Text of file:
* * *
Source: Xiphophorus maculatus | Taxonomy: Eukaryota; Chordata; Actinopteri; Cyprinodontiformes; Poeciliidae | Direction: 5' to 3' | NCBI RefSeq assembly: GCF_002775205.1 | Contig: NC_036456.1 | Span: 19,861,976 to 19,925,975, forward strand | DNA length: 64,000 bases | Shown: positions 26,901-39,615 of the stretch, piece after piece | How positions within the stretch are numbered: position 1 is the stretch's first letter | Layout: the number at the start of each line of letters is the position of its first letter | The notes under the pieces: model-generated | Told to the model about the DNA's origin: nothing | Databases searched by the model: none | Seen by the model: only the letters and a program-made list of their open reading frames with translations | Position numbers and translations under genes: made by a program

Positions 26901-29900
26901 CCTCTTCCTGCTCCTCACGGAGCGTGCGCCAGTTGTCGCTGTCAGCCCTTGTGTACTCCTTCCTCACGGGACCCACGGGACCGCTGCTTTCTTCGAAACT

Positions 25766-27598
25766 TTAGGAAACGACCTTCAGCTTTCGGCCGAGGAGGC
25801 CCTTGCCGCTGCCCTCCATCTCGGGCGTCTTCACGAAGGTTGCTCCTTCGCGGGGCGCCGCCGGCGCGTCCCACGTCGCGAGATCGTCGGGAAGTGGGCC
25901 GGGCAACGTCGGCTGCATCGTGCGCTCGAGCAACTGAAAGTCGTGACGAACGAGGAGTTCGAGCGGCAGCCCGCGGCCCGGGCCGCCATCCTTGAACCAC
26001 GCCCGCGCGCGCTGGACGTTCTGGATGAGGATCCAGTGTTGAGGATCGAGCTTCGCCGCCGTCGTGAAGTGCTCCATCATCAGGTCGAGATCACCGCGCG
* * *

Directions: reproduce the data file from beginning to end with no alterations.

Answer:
Source: Xiphophorus maculatus | Taxonomy: Eukaryota; Chordata; Actinopteri; Cyprinodontiformes; Poeciliidae | Direction: 5' to 3' | NCBI RefSeq assembly: GCF_002775205.1 | Contig: NC_036456.1 | Span: 19,861,976 to 19,925,975, forward strand | DNA length: 64,000 bases | Shown: positions 26,901-39,615 of the stretch, piece after piece | How positions within the stretch are numbered: position 1 is the stretch's first letter | Layout: the number at the start of each line of letters is the position of its first letter | The notes under the pieces: model-generated | Told to the model about the DNA's origin: nothing | Databases searched by the model: none | Seen by the model: only the letters and a program-made list of their open reading frames with translations | Position numbers and translations under genes: made by a program

Positions 26901-29900
26901 CCTCTTCCTGCTCCTCACGGAGCGTGCGCCAGTTGTCGCTGTCAGCCCTTGTGTACTCCTTCCTCACGGGACCCACGGGACCGCTGCTTTCTTCGAAACT

Positions 25766-27598
25766 TTAGGAAACGACCTTCAGCTTTCGGCCGAGGAGGC
25801 CCTTGCCGCTGCCCTCCATCTCGGGCGTCTTCACGAAGGTTGCTCCTTCGCGGGGCGCCGCCGGCGCGTCCCACGTCGCGAGATCGTCGGGAAGTGGGCC
25901 GGGCAACGTCGGCTGCATCGTGCGCTCGAGCAACTGAAAGTCGTGACGAACGAGGAGTTCGAGCGGCAGCCCGCGGCCCGGGCCGCCATCCTTGAACCAC
26001 GCCCGCGCGCGCTGGACGTTCTGGATGAGGATCCAGTGTTGAGGATCGAGCTTCGCCGCCGTCGTGAAGTGCTCCATCATCAGGTCGAGATCACCGCGCG